Ultimate Fallout

“The Death of Spider-Man” storyline clearly irked me. This Ultimate Fallout book subtitled “Spider-Man No More” seems to be a clearly indulgent cash grab. Six issues of mourning for the alternate version of Marvel’s most celebrated character. I don’t need to mention again that Spider-Man is my favorite superhero, nor do I need to mention that I absolutely loved the Ultimate version up until the ultimatum wave hit. (Yeah, it was a weird thing that happened. Magneto reversed the magnetic poles of the Earth.) I’m definitely going to read about the funeral for this character, especially as it seems that despite the crap he received as a superhero, almost all of New York seems to be attending his funeral. It’s touching.

It really is emotional stuff. I’ve read that pathos is the cheapest way to get audiences involved in a story. Well, they got me hook, line, and sinker. All it took was a little girl with burn marks doing what little kids do. First she asks Aunt May if she was Spider-Man’s mommy. May responded that she was just his aunt, but the kid correctly inferred that she made him breakfast like a mommy. Then she tops all of this off with, “When I was little, Spider-Man saved me from a fire so I didn’t die.” The following happened:

click for larger image

I teared up. Marvel got me.

There were other good moments in the book, like Kitty Pryde dealing with the loss aggressively and Mary Jane telling Nick Fury himself that she holds him responsible. The latter was made perfect by a panel focusing in on Fury’s reaction, as he had nothing but respect for Peter Parker and wanted to make sure he was always protected. (This also hurt because many issues prior to this, Mary Jane said that Peter looks up to Fury as his own personal hero – and somewhat like a father figure.) I’d love to knock the book because it’s an obviously a cash-in and not focused on telling a great original story, but the book was actually good.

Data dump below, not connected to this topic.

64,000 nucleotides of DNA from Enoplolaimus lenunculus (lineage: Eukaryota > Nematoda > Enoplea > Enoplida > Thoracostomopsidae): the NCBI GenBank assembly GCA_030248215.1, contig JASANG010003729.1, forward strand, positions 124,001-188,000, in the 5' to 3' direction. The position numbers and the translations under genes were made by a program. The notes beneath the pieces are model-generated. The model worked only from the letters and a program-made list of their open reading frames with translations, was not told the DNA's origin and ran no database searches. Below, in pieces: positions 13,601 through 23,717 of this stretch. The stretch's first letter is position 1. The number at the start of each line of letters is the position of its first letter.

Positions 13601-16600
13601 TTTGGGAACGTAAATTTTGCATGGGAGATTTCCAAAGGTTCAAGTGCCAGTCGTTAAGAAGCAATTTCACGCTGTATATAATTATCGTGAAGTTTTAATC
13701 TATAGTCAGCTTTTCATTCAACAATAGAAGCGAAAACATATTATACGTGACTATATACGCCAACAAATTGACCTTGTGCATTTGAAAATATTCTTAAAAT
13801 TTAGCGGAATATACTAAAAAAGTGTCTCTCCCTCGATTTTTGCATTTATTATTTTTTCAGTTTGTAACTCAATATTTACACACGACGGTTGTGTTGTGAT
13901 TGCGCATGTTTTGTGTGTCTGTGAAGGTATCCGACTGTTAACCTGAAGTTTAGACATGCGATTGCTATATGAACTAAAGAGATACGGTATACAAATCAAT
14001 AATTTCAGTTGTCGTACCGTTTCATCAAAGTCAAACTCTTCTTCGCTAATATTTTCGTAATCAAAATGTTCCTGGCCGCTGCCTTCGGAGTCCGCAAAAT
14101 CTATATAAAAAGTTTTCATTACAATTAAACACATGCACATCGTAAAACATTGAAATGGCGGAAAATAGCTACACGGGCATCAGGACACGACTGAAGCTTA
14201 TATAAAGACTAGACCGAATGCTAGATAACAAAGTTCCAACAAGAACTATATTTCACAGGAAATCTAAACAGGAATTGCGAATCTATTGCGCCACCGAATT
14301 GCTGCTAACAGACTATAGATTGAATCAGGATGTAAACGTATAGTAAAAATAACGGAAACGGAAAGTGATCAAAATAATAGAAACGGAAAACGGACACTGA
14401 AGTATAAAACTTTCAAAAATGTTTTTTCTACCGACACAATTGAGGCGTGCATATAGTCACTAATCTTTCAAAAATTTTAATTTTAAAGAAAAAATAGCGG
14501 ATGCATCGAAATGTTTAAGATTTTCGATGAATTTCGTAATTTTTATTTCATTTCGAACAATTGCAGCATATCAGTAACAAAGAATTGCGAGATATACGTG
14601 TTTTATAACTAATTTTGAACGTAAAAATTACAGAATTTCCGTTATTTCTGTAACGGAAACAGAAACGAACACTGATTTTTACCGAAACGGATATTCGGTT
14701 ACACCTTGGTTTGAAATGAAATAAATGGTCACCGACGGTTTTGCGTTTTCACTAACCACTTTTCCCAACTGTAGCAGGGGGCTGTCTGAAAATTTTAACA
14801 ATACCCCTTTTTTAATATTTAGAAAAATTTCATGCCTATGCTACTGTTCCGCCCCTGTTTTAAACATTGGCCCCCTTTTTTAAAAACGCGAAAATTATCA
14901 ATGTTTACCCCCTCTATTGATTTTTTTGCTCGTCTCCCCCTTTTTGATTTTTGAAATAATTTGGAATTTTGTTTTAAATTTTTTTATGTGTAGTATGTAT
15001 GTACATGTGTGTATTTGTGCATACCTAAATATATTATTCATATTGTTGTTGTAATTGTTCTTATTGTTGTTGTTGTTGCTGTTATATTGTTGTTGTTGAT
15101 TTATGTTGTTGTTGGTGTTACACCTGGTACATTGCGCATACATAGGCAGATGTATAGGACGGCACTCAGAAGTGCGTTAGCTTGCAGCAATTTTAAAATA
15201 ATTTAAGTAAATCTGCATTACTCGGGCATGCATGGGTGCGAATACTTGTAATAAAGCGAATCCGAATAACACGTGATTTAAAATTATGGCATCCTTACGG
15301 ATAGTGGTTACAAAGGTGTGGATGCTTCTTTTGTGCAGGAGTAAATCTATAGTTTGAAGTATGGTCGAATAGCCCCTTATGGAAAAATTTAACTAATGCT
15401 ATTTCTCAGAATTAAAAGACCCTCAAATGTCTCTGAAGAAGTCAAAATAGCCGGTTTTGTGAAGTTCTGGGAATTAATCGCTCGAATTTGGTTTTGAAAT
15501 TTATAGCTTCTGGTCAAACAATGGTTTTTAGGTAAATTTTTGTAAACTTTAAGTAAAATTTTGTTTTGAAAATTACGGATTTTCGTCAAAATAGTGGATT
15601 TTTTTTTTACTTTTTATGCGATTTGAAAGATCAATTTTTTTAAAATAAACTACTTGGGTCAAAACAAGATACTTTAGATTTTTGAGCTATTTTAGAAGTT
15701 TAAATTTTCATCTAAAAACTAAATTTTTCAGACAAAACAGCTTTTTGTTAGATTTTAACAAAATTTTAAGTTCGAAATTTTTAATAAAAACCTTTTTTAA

But it’s only issue one of six…

About Gospel X

Media commentator who tries not to waste time - and often fails

Posted on July 18, 2011, in comics, Marvel, review, Spider-Man, Spider-Man and tagged , , , , , , , , . Bookmark the permalink. 3 Comments.

  1. Up until Ultimatum the Daily Bugle made him out to be a villian at worst and a menace at best. After viewing him actually saving people and supposedly dying during the event J. Jonah Jameson changed his views and I can only assume so did the slant of the paper. I would like to dismiss it as fictional that one paper could hold that much sway on a population that clearly has access to multiple papers, but given what’s come out recently in England (London in particular) in exposing the clout of Rupert Murdoch’s clout, I guess it is possible to have an entire city turn out for a funeral.

    • It wasn’t simply the Ultimatum event that changed JJ’s mind. He and Spider-Man/Peter Parker were kidnapped by the Chameleon, and JJ discovered the whole truth. Even setup a college fund for the kid.

  2. Well that I did not know.

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